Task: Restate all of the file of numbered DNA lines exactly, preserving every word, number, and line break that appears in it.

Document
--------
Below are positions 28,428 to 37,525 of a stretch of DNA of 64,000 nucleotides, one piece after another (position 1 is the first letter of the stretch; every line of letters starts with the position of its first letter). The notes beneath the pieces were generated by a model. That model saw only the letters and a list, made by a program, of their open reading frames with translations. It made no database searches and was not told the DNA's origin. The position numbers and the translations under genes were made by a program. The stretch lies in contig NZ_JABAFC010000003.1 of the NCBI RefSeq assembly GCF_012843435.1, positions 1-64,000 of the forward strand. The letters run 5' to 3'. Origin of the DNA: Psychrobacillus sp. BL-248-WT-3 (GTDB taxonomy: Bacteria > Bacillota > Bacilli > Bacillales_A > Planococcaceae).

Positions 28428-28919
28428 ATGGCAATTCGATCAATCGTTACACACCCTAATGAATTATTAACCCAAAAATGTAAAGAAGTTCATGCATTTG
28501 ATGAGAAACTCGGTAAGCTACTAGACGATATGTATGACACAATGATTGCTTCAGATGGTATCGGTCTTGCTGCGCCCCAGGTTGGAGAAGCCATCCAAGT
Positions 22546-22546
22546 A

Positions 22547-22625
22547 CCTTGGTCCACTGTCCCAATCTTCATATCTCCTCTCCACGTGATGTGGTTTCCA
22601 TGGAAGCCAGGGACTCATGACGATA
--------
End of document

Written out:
Below are positions 28,428 to 37,525 of a stretch of DNA of 64,000 nucleotides, one piece after another (position 1 is the first letter of the stretch; every line of letters starts with the position of its first letter). The notes beneath the pieces were generated by a model. That model saw only the letters and a list, made by a program, of their open reading frames with translations. It made no database searches and was not told the DNA's origin. The position numbers and the translations under genes were made by a program. The stretch lies in contig NZ_JABAFC010000003.1 of the NCBI RefSeq assembly GCF_012843435.1, positions 1-64,000 of the forward strand. The letters run 5' to 3'. Origin of the DNA: Psychrobacillus sp. BL-248-WT-3 (GTDB taxonomy: Bacteria > Bacillota > Bacilli > Bacillales_A > Planococcaceae).

Positions 28428-28919
28428 ATGGCAATTCGATCAATCGTTACACACCCTAATGAATTATTAACCCAAAAATGTAAAGAAGTTCATGCATTTG
28501 ATGAGAAACTCGGTAAGCTACTAGACGATATGTATGACACAATGATTGCTTCAGATGGTATCGGTCTTGCTGCGCCCCAGGTTGGAGAAGCCATCCAAGT
Positions 22546-22546
22546 A

Positions 22547-22625
22547 CCTTGGTCCACTGTCCCAATCTTCATATCTCCTCTCCACGTGATGTGGTTTCCA
22601 TGGAAGCCAGGGACTCATGACGATA